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How to listen to Digital data in a cable

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Full Member level 3
Oct 28, 2005
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I will have to collect data from a digital trasmitting cable whose protocol is known and data is not encrypted. How to listen to data without hurting the regular data flow (electrically without voltage or current drop) ?

Any idea?

FYI, this is not any illigal hacking project. This is part of a system debugger project.

Please suggest me how to do this.

Thanks in advance.

You need to tell us what kind of data it is and what type of cable is used. There are many different ways to send data down many type of cable and the technology to tap into them can be very different.

For example, I carry slow speed RS232 down CAT-5 cable along side 450MHz QPSK in co-ax, the two are entirely incompatible systems and require different types of receiver.


The cable is twisted pair cable (2 wire). The data is Manchester coded. Data speed is 2.5 MB/s. We know the protocol of the data. So, I think we can extract the data from the RAW data. But collecting data is the problem so far.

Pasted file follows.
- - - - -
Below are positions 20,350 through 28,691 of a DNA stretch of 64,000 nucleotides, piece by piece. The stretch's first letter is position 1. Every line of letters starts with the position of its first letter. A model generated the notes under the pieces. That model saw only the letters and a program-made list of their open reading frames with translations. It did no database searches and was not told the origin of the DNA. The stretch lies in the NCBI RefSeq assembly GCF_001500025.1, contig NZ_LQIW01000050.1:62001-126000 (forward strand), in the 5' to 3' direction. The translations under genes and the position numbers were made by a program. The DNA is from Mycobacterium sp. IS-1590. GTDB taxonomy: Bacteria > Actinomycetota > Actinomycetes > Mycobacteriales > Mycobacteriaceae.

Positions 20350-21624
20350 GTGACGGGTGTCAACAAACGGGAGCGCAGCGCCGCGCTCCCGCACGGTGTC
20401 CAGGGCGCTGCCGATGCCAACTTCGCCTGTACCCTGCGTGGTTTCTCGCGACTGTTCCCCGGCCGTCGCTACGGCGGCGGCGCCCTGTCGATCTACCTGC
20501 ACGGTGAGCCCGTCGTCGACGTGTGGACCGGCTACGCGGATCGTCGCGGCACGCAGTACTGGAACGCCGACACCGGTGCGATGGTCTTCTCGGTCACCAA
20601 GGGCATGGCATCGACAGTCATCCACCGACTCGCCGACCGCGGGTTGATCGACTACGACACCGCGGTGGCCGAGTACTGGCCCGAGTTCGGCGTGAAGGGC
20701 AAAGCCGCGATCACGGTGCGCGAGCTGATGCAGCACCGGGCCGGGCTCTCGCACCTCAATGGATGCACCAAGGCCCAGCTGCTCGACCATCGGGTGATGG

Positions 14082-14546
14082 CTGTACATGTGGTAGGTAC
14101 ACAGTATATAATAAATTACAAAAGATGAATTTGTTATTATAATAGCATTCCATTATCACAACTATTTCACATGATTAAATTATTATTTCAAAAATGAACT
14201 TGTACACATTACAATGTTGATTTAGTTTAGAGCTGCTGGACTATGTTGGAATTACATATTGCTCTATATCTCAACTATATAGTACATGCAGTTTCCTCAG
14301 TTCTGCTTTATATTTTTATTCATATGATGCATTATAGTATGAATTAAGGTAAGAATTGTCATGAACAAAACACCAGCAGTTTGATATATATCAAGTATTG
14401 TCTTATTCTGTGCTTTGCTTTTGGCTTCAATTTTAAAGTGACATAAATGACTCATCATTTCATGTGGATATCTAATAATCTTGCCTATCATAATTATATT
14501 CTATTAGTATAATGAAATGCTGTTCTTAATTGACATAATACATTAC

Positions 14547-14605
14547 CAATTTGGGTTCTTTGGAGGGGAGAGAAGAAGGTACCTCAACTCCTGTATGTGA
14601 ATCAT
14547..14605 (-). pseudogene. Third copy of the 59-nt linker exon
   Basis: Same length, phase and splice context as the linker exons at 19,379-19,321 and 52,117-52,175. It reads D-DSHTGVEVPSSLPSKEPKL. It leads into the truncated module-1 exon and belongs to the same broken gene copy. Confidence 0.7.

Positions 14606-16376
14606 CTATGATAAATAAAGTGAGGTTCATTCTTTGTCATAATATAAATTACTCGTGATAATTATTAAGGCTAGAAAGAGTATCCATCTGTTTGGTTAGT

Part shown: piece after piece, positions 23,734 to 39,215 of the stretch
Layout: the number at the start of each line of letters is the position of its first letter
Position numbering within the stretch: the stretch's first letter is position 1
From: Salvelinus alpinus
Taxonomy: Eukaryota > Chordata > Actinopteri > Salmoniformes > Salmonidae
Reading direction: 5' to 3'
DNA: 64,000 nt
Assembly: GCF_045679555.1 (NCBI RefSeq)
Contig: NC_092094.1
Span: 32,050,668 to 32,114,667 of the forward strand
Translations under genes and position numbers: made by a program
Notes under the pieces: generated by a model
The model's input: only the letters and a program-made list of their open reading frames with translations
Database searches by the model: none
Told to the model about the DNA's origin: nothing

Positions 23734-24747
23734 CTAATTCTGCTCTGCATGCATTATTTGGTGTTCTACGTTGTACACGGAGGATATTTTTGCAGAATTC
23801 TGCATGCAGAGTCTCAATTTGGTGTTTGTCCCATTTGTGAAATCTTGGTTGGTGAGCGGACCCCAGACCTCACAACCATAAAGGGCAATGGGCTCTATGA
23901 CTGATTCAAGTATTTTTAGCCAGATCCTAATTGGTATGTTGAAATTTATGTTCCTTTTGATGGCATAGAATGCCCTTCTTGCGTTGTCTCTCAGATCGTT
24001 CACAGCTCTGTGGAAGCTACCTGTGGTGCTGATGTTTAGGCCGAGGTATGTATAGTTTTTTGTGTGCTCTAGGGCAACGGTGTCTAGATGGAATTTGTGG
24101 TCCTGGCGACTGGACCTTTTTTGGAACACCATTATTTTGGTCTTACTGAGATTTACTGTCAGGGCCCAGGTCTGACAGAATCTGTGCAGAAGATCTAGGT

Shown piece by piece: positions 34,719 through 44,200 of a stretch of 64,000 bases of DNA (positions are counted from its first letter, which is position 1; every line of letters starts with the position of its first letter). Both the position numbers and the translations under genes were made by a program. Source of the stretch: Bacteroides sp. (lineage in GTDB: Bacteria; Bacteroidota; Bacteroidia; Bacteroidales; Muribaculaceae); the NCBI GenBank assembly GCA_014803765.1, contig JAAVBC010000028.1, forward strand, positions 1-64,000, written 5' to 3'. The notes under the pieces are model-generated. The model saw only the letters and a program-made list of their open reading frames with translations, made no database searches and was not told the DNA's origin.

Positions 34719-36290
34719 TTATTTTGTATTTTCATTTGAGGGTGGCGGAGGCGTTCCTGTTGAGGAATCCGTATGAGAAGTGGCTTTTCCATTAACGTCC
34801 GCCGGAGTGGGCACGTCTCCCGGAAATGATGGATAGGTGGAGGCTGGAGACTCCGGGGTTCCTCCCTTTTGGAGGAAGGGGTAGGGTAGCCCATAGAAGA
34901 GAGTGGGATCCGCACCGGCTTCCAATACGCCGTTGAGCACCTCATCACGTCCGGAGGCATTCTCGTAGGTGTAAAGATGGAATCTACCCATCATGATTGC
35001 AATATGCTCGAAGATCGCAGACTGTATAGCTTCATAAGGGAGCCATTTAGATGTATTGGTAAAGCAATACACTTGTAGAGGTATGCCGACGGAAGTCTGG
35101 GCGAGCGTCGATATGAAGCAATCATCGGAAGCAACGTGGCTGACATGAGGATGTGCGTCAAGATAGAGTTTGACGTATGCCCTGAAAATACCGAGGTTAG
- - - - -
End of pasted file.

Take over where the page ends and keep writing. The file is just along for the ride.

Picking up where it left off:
In this network only "master" saves the data and controls the data flow. And there can not be 2 master in one network. So, we can not set our device as master to collect the data from the other master.

Thank you.

The first thing to try is to get the same receiver IC as used on the slave end and parallel it across the twisted pair cable. This sort of SPY connection often works. To minimize the effects of reflections, it is best to make the parallel tap at the slave or receiving end.
When adding this extra SPY chip, you do not want to terminate the line, leave any termination resistors at the existing receiver only.

If that does not work, then the next trick is to open up the receiver box and tap into the digital signal right after it converted from twisted pair to a digital format. Hopefully, there is a dedicated receiver IC and the tap point is easy to get to.

Once you are capturing the data, you need to feed it into a logic analyzer for analysis. At 2.5MB/s, the data is too fast to just feed into a PC serial port. Depending on the logic analyzer's software package, you can use it to do the Manchester decoding and then display the data in a hex format.
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